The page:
In a Time of Universal Deceit, Telling the Truth is Revolutionary.
Wednesday, February 21, 2024

So much for ethics reform

Ethics reform, seemingly on a fast-track in the wake of the Jack Abramoff scandal, has slowed to a crawl in the U.S. House of Representatives.

Ethics reform, seemingly on a fast-track in the wake of the Jack
Abramoff scandal, has slowed to a crawl in the U.S. House of

Reports Jeffrey Birnbaum in The Washington Post:

The rush to revise ethics laws in the wake of the Jack Abramoff political corruption scandal has turned into more of a saunter.

A month ago, Republican leaders in Congress called legislation on
the topic their first priority, and promised quick action on a measure
that would alter the rules governing the interaction between lawmakers
and lobbyists.

But now they do not anticipate final approval of such a measure until late March at the earliest.

The primary holdup is in the House. Republican lawmakers left
Thursday for a week-long recess without agreeing on a proposal that
would serve as a starting point for debate. Speaker J. Dennis Hastert
(R-Ill.) had been working with House Rules Committee Chairman David
Dreier (R-Calif.) to devise such a plan and had expected to finish by

Their progress was slowed by the election two weeks ago of a new
majority leader, Rep. John A. Boehner (R-Ohio), who has a different
notion of what “reform” should entail and who challenged parts of
Hastert’s plan.

In mid-January, Hastert proposed broad new restrictions on lobbying,
including a ban on privately funded travel for lawmakers and tight
limits on meals and other gifts.

But Boehner and many rank-and-file Republicans objected to his
recommendations and have said they would prefer beefing up disclosure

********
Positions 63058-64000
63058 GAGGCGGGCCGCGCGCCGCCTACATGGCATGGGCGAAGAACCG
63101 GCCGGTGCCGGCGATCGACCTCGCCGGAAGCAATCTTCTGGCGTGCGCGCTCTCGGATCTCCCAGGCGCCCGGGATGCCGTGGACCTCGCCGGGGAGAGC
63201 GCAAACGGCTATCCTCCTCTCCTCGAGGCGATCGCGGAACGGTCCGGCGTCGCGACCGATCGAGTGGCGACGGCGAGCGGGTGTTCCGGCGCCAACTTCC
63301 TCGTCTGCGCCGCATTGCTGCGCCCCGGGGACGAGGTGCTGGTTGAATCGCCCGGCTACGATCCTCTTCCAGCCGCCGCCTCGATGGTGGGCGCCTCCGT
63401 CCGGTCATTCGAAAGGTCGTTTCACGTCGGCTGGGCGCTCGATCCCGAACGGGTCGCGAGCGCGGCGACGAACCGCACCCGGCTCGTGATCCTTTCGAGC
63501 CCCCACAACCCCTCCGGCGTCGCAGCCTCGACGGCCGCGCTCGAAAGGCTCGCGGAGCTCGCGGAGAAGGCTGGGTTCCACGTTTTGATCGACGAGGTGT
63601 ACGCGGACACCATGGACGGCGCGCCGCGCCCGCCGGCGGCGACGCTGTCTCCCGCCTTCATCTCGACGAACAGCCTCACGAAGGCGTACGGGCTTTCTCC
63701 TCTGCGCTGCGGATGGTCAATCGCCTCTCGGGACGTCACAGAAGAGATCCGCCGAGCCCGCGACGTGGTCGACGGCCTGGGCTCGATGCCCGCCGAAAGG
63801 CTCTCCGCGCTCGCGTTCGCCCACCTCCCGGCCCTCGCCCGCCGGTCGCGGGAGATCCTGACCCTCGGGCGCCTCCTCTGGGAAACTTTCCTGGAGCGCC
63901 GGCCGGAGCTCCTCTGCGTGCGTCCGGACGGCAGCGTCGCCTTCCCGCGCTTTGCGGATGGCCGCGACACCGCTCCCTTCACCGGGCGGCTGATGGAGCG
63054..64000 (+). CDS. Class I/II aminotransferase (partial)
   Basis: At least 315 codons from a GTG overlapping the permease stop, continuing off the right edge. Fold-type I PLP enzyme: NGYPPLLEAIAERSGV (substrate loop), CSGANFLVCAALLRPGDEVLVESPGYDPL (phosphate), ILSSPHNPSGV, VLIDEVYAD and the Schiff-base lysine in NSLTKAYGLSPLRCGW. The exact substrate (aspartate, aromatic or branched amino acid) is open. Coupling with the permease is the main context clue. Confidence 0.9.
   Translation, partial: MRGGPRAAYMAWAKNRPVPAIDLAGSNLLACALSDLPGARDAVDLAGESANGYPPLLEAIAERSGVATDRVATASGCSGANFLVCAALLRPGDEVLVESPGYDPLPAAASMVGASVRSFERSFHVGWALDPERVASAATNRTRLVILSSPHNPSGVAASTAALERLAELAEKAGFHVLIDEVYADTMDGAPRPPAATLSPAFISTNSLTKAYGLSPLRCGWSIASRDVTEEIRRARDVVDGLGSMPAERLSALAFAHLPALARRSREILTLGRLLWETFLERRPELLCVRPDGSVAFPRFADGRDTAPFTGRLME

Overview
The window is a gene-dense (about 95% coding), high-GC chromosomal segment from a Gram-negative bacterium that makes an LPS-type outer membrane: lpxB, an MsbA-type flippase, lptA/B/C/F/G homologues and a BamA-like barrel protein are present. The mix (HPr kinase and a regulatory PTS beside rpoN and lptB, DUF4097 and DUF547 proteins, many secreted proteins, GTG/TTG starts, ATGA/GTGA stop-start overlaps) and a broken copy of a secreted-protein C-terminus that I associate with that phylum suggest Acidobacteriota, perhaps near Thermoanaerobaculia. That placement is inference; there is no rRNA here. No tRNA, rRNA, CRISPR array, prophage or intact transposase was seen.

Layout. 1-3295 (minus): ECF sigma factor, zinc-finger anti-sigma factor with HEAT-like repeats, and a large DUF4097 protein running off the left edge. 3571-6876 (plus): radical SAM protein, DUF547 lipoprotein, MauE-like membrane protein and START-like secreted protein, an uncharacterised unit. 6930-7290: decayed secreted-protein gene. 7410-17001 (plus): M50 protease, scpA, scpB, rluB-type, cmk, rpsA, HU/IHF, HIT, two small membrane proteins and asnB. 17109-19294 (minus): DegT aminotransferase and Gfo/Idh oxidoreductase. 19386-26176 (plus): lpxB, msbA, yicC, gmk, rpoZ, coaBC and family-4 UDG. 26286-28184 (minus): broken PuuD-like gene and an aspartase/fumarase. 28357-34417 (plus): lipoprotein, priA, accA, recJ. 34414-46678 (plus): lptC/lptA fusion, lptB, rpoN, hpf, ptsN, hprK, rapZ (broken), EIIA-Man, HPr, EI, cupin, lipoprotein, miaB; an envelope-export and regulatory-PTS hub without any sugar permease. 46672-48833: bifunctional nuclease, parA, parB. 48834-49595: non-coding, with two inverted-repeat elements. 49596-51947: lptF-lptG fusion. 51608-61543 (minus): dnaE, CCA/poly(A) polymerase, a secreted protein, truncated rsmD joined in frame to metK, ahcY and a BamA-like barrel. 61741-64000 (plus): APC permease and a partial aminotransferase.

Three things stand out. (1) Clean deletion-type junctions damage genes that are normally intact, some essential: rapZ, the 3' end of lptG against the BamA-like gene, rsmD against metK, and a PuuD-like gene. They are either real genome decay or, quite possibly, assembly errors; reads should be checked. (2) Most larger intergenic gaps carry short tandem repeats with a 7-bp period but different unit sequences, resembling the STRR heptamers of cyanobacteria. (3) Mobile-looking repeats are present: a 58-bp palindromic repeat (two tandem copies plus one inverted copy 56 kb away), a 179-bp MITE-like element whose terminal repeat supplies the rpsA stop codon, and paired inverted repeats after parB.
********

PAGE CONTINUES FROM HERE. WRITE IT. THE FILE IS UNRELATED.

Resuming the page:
of lobbyists’ activities rather than imposing new restrictions.

As a result, House Republicans are still talking about where to
begin. “The speaker wants to gain a consensus on this legislation,
introduce it . . . and complete it by the end of March so he can get
onto other business,” said Ronald D. Bonjean Jr., Hastert’s spokesman.

Previously, Hastert’s office had said it wanted to finish work by mid-March.

Government watchdog groups are disappointed by the pace.
“Particularly in the House, the progress is very slow and may end up
with very little reform,” said Melanie Sloan, executive director of
Citizens for Responsibility and Ethics in Washington.

Writes Toby Eckert of Copley News Service:

Ethics reform efforts appear to be stumbling
on Capitol Hill, with little consensus emerging about how to break up
the cozy relationship between lawmakers and lobbyists.

Resistance to some proposals is growing among
lawmakers who are reluctant to give up free meals and all-expenses-paid
trips, perks that were liberally dispensed by lobbyist Jack Abramoff,
who recently pleaded guilty to fraud and conspiracy.

Efforts to curb special-interest spending
known as earmarks, which played a central role in the bribery scandal
involving former Rep. Randy “Duke” Cunningham, have made more headway.
But competing proposals abound, and the practice is unlikely to be

“There’s a lot of push-back going on right now,” said Joan Claybrook, president of the consumer watchdog group Public Citizen.

“Already we are hearing the sound of furious
backpedaling in the corridors of power,” Sen. Russ Feingold, D-Wis., a
reform proponent, said at a hearing last week that saw sharp
disagreements over the effort.

In the House, Majority Leader John Boehner,
R-Ohio, has been cool to the idea of eliminating gifts and travel by
lawmakers that is funded by outside groups. The day before Boehner was
elected to the post, Republican leaders decided to delay unveiling a
package of reform proposals because of criticism by rank-and-file
members who felt they were too severe.